“Mario, to show you how great he was, still won the scoring title with 131 points,” Bowman noted. “Then he missed six games in the playoffs after being slashed and breaking his hand in our second series against the Rangers. But he still wound up with 16 goals and 34 points in the postseason, after 44 points in the playoffs the previous year, when we won the Cup.”
The Penguins, on the cusp of elimination their first series, rallied from a 3-1 deficit to beat the Washington Capitals in seven. Then they upset the Rangers and swept the Boston Bruins to enter the finals with a seven-game winning streak. The Blackhawks, meanwhile, were on fire. After losing two of their first three contests to St. Louis in the first round, they won the next three, then swept the Detroit Red Wings and Edmonton Oilers to forge a playoff winning streak of 11 — still a National Hockey League record — as they prepared to engage the defending champions.
“I don’t know if you’ll ever see that again,” said Bowman. “Chicago went to the finals with 11 wins in a row, and we went in with seven. We knew we had our hands full, and the Blackhawks took a 3-0 lead in the opening 14 minutes of the first game on our home ice. We came back to beat them 5-4 and eventually swept them, but three of our four wins were by one goal. You won’t see that very often, either. Usually in a sweep, it’s more one-sided.”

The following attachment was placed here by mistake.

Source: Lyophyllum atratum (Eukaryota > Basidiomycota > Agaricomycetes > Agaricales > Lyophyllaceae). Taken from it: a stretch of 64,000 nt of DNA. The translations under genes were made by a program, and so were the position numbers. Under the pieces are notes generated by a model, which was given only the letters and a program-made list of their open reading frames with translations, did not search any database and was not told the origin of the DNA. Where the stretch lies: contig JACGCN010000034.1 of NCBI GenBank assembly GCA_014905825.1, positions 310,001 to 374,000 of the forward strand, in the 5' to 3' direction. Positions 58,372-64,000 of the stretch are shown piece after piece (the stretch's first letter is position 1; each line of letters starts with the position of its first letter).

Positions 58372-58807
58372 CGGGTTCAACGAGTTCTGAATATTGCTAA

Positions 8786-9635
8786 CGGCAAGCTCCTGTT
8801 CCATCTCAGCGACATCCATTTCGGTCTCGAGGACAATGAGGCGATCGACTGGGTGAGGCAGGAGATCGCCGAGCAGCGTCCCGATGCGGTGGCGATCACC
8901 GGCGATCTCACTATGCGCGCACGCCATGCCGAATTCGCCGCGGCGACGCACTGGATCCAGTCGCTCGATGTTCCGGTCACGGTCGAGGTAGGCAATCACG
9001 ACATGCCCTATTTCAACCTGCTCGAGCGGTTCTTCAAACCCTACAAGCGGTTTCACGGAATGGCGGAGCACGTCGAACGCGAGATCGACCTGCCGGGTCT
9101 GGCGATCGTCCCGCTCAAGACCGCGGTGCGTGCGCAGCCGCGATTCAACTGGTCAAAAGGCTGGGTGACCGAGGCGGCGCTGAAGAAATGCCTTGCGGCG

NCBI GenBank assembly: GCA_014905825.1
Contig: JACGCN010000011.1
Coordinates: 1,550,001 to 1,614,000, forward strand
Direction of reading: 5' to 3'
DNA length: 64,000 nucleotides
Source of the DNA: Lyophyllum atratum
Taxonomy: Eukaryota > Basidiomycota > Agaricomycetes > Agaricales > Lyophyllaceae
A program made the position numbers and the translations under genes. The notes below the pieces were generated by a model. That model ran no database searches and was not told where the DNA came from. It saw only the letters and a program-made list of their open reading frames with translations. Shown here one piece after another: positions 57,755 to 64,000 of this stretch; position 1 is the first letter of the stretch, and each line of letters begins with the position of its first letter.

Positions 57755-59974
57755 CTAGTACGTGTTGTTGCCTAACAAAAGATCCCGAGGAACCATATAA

In Game 4 at the Stadium on June 1, captain Dirk Graham registered a hat trick for the Blackhawks inside 17 minutes. But the Penguins emerged with a 3-3 tie after the first period, by which time Ed Belfour had been replaced in Chicago’s net by Dominik Hasek, who had not played for almost six weeks.
“Jaromir Jagr, who went on to be a great player, was just a kid with us then,” Bowman went on. “We didn’t know too much about Hasek, but Jagr did. They were both from Czechoslovakia. I remember Jagr screaming on the bench to our guys that we better get Hasek now because we don’t want him playing any more games and getting confident. Jagr said he was that good, and he was right. Hasek stopped I don’t know how many breakaways, including a couple by Mario.”
The Penguins prevailed, 6-5, and when they returned home for a gala celebration at Three Rivers Stadium, Bowman took the microphone and told fans, “The coach of the Pittsburgh Penguins will always be Bob Johnson.” The Penguins, who wore commemorative patches on their uniforms after his death, made sure Johnson’s name was engraved on the Stanley Cup for a second consecutive spring.
“A very positive guy,” concluded Bowman, 20 years later. “Bob would always say, ‘It’s a Great Day for Hockey’.” The players played hard for him, he was very shrewd, and although firm, he was non-confrontational. No controversy.
“I would compare Joel Quenneville to him. If there’s a problem with the Blackhawks now, it stays private. It gets settled within and never goes public.”
Bob Johnson was elected to the Hockey Hall of Fame in 1992.